How often do you commit? Once a week? Once a day? Once an hour? Every few minutes? The more often you commit, the less likely you are to make a mistake.
I used to work with a guy who reckoned you should commit at least every 15 minutes. I thought he was mad. Maybe he is. But he’s also damned right. I didn’t believe it was possible: what can you actually get done in 15 minutes? At best, maybe you can write a test and make it pass. Well good! That’s enough. If you can write a test and make it pass in 15 minutes, check that sucker in! If you can’t: back it the hell out.
But I’ll never get anything done!
Sure you will, you just need to think more. Writing software isn’t about typing, it’s about thinking. If you can’t see a way to make a step in 15 minutes, think harder.
Chase the Red
One of my oft-used anti-patterns is to “chase the red”. You make one change, delete a method or class you don’t want – and then hack away, error by error, until the compiler is happy. It might take 5 minutes. It might take a week.
It’s very easy to get sucked into this pattern – you think you know where you want to get to: I have a method that takes a string – maybe it’s a product SKU from the warehouse; I want to replace it with a StockUnit which has useful functionality on it. Simples: change the signature of the method to accept StockUnit instead of string and follow the red, when the compiler’s happy: I’m done.
Trouble is – how do I know that every calling method can change? Maybe I think I know the code base and can make a reasonable guess. Maybe I’m even right. But it’s unbelievably easy to be wrong. I might even check all references methodically first, but until the code’s written – it’s just a theory. And you know what they say about the difference between theory and practice.
Is there a different way? What if I add a new method that accepts a StockUnit and delegates to the original method? I can test drive adding the new method, commit! I can go through each reference, one by one: write a failing test, make it pass by calling the new method, commit! Step-by-step, the code compiles and the tests pass every step of the way.
What happens if I hit something insurmountable half way? Where I am is a mess, but it’s a compiling, green mess. If I decide to back out I can revert those commits. Or refactoring tools can inline the method and automatically remove half the mess for me. But the critical thing is, every step of the way I can integrate with the rest of the team, and all the tests pass in case I hit something unexpected.
The trouble with long running branches (and I include in that your local “branch” that you haven’t committed for two weeks!) is that the longer they run the harder they are to integrate. Now sure, git makes it easier to manage branching & merging – but you still have to do it. You still have to push & pull changes regularly – let others integrate with you and integrate with others as often as you can.
The likelihood of you having merge problems increases rapidly the longer your branch is open. If it’s 15 minutes and one test, you know what? If you have a merge problem, you can throw it away and redo the work – its only 15 minutes!
Just keep swimming!
But if you’ve been working for days and you hit merge hell, what do you do? You’re forced to wade through it. What you’re doing is chasing the red in your version control system. You’ve adopted an approach that gives you no choice but to keep on hacking until all the red merge conflict markers are gone from your workspace. If it takes 5 minutes or 5 days, you’ve got to keep going because you can’t afford to lose your work.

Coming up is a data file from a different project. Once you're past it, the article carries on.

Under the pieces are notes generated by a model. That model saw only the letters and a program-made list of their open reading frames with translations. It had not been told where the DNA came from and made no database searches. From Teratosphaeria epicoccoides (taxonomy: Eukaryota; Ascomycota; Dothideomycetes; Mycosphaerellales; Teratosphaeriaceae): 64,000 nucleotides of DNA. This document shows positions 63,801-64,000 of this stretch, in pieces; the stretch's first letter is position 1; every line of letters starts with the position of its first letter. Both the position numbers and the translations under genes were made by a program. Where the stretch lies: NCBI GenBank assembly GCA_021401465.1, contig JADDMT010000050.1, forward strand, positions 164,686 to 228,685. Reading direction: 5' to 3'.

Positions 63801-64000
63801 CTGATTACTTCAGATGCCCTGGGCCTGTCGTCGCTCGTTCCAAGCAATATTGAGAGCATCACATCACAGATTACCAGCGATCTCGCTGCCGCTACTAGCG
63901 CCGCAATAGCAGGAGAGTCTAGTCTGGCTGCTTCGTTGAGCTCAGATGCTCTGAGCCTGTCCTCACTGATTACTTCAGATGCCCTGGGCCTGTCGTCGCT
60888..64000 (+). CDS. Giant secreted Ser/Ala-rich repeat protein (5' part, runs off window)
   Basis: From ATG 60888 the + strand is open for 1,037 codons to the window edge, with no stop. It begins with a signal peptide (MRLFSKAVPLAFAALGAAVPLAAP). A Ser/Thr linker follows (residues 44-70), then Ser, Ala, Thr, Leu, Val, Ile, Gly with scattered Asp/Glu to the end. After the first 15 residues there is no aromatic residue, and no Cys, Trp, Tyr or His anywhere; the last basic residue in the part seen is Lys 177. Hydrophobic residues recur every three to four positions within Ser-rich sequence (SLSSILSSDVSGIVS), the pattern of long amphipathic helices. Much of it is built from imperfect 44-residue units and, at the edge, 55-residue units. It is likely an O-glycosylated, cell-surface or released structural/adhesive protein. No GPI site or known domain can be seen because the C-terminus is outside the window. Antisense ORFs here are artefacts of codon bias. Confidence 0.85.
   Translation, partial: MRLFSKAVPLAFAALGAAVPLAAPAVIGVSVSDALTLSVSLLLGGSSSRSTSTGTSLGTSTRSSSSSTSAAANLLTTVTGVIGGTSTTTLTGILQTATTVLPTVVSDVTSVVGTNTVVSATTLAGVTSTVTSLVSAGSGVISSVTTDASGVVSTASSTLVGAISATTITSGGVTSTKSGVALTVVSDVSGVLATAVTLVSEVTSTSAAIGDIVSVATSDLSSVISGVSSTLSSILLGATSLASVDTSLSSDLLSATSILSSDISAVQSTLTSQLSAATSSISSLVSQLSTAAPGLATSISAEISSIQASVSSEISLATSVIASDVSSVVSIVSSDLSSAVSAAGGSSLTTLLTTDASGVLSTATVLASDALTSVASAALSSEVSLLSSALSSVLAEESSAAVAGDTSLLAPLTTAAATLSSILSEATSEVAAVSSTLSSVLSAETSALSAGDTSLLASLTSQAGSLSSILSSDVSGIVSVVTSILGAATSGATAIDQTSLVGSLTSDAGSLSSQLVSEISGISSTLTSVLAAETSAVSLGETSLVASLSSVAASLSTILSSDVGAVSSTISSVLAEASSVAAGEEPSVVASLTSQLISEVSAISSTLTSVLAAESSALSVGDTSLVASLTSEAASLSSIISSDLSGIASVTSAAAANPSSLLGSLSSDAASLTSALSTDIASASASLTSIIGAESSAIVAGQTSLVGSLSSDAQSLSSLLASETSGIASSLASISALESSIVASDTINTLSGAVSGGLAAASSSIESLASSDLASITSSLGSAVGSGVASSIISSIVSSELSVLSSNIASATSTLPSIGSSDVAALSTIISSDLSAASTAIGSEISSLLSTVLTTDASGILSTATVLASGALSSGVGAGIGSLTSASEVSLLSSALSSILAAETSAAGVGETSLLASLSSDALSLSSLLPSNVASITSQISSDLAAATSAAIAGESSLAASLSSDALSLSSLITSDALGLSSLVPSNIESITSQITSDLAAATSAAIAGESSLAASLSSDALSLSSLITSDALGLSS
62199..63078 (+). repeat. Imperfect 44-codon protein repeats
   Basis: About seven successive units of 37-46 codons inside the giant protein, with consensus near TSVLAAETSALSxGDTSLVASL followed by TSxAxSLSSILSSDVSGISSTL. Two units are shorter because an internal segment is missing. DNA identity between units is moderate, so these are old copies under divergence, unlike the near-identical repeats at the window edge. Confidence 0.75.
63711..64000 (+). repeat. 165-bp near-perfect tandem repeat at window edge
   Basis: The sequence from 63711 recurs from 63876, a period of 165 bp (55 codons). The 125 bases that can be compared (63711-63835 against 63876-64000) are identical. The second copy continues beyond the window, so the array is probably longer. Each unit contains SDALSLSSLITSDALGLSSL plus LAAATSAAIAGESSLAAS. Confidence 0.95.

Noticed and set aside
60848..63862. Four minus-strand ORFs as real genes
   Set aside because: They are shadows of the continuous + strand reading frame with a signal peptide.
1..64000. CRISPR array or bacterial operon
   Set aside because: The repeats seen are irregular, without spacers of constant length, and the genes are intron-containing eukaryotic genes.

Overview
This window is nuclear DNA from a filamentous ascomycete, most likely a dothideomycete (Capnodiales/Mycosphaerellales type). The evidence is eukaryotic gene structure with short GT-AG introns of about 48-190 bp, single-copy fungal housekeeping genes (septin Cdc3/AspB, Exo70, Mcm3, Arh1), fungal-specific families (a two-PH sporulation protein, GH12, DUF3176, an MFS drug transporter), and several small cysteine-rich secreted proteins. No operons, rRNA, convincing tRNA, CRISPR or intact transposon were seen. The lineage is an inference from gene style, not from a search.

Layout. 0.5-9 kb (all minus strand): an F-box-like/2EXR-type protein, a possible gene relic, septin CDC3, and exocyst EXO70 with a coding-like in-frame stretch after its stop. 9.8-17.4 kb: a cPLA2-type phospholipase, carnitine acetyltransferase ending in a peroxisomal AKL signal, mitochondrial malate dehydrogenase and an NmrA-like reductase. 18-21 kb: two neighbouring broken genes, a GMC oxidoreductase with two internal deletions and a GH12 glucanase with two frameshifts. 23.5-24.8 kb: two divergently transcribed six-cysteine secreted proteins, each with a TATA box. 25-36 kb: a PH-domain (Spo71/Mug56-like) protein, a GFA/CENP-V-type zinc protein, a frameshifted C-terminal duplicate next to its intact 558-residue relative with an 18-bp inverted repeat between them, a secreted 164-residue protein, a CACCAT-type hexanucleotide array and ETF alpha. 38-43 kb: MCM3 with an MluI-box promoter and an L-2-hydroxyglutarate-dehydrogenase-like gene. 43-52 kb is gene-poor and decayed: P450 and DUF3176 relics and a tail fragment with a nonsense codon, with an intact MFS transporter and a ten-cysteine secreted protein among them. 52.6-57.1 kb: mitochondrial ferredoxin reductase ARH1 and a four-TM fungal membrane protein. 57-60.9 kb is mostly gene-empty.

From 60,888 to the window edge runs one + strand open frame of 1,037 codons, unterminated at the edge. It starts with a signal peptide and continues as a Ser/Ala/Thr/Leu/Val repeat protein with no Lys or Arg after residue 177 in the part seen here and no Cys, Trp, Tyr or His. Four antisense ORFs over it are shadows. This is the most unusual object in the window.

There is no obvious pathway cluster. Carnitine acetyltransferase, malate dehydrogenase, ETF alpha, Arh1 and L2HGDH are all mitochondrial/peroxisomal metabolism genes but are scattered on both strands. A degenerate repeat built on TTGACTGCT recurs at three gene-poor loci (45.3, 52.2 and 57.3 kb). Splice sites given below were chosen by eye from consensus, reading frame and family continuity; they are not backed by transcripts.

The kicker is by the time you’re done merging and everything compiles and works again, what’s the betting some other bugger has jumped in with another epic commit? Off we go again. You’re now in a race to try and merge your steaming pile before anyone else gets in. This is a ridiculous race – and who wins? Nobody, you’re still a loser.
Instead, if you adopt the 15 minute rule, you write a test, make it pass, check it in and push to share with everyone else. Little and often means you lose little time to merge conflicts and instead let your version control system do what it’s good at*: merging changes!
* doesn’t apply to those poor suckers using TFS, sorry
An interesting side effect of a short cycle time is that you limit the damage periods of brain fade can do. I dunno about you, but there are times when I really shouldn’t be allowed near a keyboard. The hour after lunch can be pretty bad – a full belly is not good for my thinking. The morning after the night before: it’s best if you keep me away from anything mission critical.
The trouble is, if I have a multi-day branch open I’m almost guaranteed to hit a period of brain fade. Because I’m not committing, when my head clears and I realise I’ve screwed up I can’t just revert those commits or throw my branch away entirely – I have to try and unpick the mess I just made from the mess I already had. It’s incredibly hard to be disciplined and tidy when you’re wading in excrement.
We all make mistakes – but version control gives me an overview of what I did, without relying on my flaky memory. Maybe I’ve gone completely the wrong way and can unpick parts of what I’ve done, maybe I got lucky and some commits were half-way decent – I can cherry pick those and start a new branch. Without version control I’d be flapping around in an ungodly mess trying to figure out how to keep the good bits without just binning everything. All the time trying to explain to the project manager how I’m 90% done! No, really! Nearly there now!
Version control is an invaluable tool that we must learn to use properly. It takes discipline. It doesn’t come naturally. If you’ve never worked in such short cycles, work through a kata committing regularly. Our natural instinct is to type first and think later. Stop! Think about how you can make an increment in 15 minutes and do that. If you can’t: revert!